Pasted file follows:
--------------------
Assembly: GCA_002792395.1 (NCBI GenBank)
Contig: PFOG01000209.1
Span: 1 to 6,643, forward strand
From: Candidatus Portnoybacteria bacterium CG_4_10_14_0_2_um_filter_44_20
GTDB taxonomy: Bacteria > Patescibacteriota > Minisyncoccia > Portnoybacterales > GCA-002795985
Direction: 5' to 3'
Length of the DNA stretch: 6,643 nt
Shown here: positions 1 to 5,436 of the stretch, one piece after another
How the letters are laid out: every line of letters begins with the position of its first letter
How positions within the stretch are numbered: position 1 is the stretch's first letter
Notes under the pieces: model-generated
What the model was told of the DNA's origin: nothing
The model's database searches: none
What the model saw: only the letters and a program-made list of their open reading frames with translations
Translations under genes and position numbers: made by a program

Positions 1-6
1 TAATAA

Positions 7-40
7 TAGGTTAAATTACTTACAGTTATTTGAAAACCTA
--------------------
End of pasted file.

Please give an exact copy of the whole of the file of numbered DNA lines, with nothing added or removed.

Assembly: GCA_002792395.1 (NCBI GenBank)
Contig: PFOG01000209.1
Span: 1 to 6,643, forward strand
From: Candidatus Portnoybacteria bacterium CG_4_10_14_0_2_um_filter_44_20
GTDB taxonomy: Bacteria > Patescibacteriota > Minisyncoccia > Portnoybacterales > GCA-002795985
Direction: 5' to 3'
Length of the DNA stretch: 6,643 nt
Shown here: positions 1 to 5,436 of the stretch, one piece after another
How the letters are laid out: every line of letters begins with the position of its first letter
How positions within the stretch are numbered: position 1 is the stretch's first letter
Notes under the pieces: model-generated
What the model was told of the DNA's origin: nothing
The model's database searches: none
What the model saw: only the letters and a program-made list of their open reading frames with translations
Translations under genes and position numbers: made by a program

Positions 1-6
1 TAATAA

Positions 7-40
7 TAGGTTAAATTACTTACAGTTATTTGAAAACCTA